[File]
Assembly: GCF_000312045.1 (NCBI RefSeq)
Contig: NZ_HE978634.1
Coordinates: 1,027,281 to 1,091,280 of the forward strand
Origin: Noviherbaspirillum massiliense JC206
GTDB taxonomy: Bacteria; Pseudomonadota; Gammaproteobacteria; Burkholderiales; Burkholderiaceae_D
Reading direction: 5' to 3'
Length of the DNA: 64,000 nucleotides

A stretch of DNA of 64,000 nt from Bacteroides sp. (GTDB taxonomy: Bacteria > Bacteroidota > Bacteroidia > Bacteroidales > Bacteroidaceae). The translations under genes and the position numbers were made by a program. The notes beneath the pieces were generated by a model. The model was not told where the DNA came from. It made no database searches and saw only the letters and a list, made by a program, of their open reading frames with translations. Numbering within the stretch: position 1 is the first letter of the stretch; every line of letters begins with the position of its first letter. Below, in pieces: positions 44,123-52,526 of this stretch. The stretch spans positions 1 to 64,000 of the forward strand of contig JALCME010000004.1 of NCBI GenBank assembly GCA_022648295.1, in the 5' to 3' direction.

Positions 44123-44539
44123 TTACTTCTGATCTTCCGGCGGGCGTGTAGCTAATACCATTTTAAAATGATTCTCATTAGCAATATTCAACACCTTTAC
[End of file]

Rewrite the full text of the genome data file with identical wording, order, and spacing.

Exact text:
Assembly: GCF_000312045.1 (NCBI RefSeq)
Contig: NZ_HE978634.1
Coordinates: 1,027,281 to 1,091,280 of the forward strand
Origin: Noviherbaspirillum massiliense JC206
GTDB taxonomy: Bacteria; Pseudomonadota; Gammaproteobacteria; Burkholderiales; Burkholderiaceae_D
Reading direction: 5' to 3'
Length of the DNA: 64,000 nucleotides

A stretch of DNA of 64,000 nt from Bacteroides sp. (GTDB taxonomy: Bacteria > Bacteroidota > Bacteroidia > Bacteroidales > Bacteroidaceae). The translations under genes and the position numbers were made by a program. The notes beneath the pieces were generated by a model. The model was not told where the DNA came from. It made no database searches and saw only the letters and a list, made by a program, of their open reading frames with translations. Numbering within the stretch: position 1 is the first letter of the stretch; every line of letters begins with the position of its first letter. Below, in pieces: positions 44,123-52,526 of this stretch. The stretch spans positions 1 to 64,000 of the forward strand of contig JALCME010000004.1 of NCBI GenBank assembly GCA_022648295.1, in the 5' to 3' direction.

Positions 44123-44539
44123 TTACTTCTGATCTTCCGGCGGGCGTGTAGCTAATACCATTTTAAAATGATTCTCATTAGCAATATTCAACACCTTTAC